J. Stenberg and J. Wang, Department of Biomedical Sciences, Missouri State University. EFFECT OF LOSS OF P2Y2 RECEPTOR ON PURINERGIC P2Y RECPTOR FAMILY EXPRESSION. The P2Y2 Receptor (P2Y2R) is a purinergic G-coupled protein receptor that is stimulated by the nucleotides ATP and UTP. The P2Y2R has been shown to mediate immune- regulating functions such as vascular inflammation and leukocyte migration. However, the absence of P2Y2R does not result in complete lack of immune-regulating functions. The aim of the study is to determine transcript expression of seven isoforms of the P2Y R in microvascular endothelial cells (MEC) derived from both wild type (WT) and P2Y2R knockout (KO) mice. MEC from skeletal muscle isolated from C57BL/6 WT and P2Y2R KO mice were cultured. RNA was isolated from cultured cells, then reversely transcribed into cDNA library. The gene transcription levels for P2Y1R, P2Y2R, P2Y4R, P2Y6R, P2Y12R, P2Y13R, and P2Y14R were assessed using quantitative PCR. MEC from P2Y2R KO showed an increase in expression of the P2Y12R (2.66 ± 0.48-fold, P<0.05, n=6) relative to WT cells. The P2Y13R expression became detectable in MEC from P2Y2R KO mice in contrast to undetectable level in MEC from WT mice. The P2Y2R KO MEC also experienced a decrease expression of P2Y14R (0.11 ± 0.01-fold, P<0.05, n=6) compared to WT cells. The P2Y4R transcript was undetectable for both the WT and P2Y2R KO MEC. The P2Y6 levels was the highest for both WT and KO cells. This study reveals that knocking out P2Y2R causes compensatory alteration of P2Y12R, P2Y13R, and P2Y14R transcript level. Further, it can be interpreted that comparisons of knock out to wild type models do not exhibit a direct causative effect. Even if the mutation of a single gene results in a lack/gain of function, further evidence is needed to determine whether it is due to the knocked- out gene or the altered expression of off target genes.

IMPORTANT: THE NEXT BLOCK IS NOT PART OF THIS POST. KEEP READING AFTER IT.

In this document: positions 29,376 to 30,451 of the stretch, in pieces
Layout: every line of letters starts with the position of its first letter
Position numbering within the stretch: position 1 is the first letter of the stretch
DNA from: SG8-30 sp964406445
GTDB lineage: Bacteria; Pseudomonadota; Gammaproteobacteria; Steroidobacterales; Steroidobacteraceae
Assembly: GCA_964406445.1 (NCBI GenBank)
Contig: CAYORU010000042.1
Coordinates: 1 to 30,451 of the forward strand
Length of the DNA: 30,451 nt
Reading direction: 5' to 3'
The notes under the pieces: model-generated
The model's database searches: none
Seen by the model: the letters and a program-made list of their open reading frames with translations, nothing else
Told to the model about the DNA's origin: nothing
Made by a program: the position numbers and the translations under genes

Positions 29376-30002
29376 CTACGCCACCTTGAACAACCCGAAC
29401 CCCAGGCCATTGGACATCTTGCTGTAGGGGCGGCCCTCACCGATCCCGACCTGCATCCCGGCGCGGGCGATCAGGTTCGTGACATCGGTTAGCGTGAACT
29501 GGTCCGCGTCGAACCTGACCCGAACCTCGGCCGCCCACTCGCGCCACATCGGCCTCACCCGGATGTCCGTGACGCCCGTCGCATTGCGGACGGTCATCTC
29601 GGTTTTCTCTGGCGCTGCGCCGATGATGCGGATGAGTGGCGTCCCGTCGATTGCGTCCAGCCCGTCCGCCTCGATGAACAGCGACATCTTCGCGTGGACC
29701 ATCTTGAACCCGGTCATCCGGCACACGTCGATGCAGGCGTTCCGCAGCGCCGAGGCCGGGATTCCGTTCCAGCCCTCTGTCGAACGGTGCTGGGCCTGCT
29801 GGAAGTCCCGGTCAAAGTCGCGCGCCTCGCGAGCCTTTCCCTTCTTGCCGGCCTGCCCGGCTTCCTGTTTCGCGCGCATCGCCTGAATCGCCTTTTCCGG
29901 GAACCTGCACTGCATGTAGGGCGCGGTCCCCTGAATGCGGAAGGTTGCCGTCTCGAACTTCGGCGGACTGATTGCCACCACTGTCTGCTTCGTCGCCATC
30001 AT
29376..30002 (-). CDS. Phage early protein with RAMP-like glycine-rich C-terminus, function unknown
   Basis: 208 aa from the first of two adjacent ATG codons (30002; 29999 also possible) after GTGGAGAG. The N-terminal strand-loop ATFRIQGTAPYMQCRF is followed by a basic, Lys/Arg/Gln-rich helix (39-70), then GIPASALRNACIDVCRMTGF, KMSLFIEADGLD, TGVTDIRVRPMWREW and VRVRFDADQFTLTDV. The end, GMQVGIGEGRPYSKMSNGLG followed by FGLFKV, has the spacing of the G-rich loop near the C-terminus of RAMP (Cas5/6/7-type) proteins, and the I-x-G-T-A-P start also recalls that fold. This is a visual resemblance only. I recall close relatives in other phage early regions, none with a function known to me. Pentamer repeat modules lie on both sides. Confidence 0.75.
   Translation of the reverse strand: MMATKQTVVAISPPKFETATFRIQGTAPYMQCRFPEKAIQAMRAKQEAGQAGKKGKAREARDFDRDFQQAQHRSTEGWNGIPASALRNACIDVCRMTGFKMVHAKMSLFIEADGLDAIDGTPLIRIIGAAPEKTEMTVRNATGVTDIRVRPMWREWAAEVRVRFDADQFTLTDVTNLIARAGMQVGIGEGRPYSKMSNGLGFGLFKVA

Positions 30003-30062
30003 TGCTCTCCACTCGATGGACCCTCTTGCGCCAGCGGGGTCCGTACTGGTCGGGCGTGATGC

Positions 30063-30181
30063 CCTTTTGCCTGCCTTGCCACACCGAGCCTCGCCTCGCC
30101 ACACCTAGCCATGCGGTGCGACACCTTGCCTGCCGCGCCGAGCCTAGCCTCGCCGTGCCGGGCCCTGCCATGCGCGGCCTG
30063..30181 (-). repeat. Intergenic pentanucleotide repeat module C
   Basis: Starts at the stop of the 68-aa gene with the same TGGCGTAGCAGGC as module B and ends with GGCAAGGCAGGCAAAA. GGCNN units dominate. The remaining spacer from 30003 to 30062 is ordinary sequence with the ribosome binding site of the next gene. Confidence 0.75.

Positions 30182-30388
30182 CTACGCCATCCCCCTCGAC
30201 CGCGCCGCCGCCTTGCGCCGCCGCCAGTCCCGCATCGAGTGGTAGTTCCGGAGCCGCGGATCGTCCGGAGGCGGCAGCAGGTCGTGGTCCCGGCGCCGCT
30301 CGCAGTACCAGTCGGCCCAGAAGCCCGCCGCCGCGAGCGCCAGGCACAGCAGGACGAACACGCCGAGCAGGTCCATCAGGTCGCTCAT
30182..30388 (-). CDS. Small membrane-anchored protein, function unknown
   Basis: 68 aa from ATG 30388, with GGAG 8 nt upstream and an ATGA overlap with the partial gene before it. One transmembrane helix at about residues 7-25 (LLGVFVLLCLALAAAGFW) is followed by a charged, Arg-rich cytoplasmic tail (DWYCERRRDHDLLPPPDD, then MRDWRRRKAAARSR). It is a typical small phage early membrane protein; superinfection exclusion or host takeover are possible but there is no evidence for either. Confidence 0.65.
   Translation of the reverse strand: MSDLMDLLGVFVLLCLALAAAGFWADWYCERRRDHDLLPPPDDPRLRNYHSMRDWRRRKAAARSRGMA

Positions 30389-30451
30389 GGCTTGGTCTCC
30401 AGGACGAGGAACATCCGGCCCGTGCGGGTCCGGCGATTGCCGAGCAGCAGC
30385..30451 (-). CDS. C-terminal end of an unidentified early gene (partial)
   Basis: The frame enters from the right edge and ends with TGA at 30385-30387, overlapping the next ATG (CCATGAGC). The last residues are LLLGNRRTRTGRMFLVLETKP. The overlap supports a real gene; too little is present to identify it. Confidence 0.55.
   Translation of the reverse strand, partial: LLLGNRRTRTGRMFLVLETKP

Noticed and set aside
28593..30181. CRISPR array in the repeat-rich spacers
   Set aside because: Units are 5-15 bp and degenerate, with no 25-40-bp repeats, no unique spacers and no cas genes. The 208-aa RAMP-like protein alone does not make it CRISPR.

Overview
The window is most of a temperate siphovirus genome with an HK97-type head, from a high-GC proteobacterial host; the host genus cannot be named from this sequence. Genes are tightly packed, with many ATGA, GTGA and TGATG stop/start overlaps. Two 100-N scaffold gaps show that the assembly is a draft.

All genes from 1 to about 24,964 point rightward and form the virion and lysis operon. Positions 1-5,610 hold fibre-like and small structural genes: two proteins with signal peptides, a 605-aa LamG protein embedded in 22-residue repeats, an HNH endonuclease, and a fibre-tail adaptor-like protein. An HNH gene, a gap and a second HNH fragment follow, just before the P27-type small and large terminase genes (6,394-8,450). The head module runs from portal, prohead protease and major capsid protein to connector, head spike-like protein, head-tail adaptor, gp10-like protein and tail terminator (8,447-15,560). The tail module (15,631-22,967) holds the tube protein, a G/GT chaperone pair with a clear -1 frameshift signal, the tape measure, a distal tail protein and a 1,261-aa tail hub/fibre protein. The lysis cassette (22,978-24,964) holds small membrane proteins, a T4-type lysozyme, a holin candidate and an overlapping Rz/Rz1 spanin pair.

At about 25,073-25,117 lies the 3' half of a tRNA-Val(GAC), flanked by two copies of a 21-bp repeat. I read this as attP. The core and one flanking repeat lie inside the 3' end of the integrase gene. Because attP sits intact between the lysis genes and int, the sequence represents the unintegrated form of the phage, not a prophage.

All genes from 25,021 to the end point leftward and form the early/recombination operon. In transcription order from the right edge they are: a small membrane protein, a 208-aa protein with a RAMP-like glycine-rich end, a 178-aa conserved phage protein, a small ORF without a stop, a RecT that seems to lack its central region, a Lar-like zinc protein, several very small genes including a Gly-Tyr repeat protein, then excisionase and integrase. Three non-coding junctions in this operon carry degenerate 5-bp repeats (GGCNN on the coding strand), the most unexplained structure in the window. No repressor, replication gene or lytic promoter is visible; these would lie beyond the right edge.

M. Alalem and M. El-Dweik, Cooperative Research Programs, Department of Life and Physical Sciences, Lincoln University. A HIGHLY SPECIFIC METHOD FOR RAPID CAPTURE AND DETECTION OF ESCHERICHIA COLI O157:H7 FROM GROUND BEEF SAMPLES. E. coli O157:H7 bacteria can cause human diseases following ingestion of contaminated food and water. Testing water and food products for potential bacterial contamination is becoming a standard procedure in many industries. However, the conventional bacterial detection methods require relatively long sample-enrichment time and painstaking testing processes with sophisticated equipment. Our proposed detection method is based on our lab's previous research to achieve rapid bacterial capture using highly specific immunomagnetic- beads. The current study attempts to combine specific bacterial-capture with rapid colorimetric- detection without elution using sandwich ELISA. Therefore, protein A-coated magnetic beads are incubated with anti E. coli O157:H7 capture-antibody. The resulting complexes are subsequently incubated with blocking buffers followed by the test samples to capture target bacteria. Then the complexes are incubated with HRP-linked anti E. coli O157:H7 detection- antibody. After washing, the complexes are incubated with chromogenic enzyme substrate for colorimetric results. This proposed detection method demonstrated good response to low bacterial concentrations allowing for shorter sample enrichment and total actual testing time less than one hour. However, weak direct binding of the detection antibody to the magnetic beads could not be completely excluded, which imposes a challenge of false positive results to be addressed by further research for the optimization of detection. The relatively low bacterial cell count detected by this method; the short testing time and the colorimetric results make this method suitable for pathogen detection in the field, which could pave the road for pathogen detection methods with minimal technical and expertise requirements.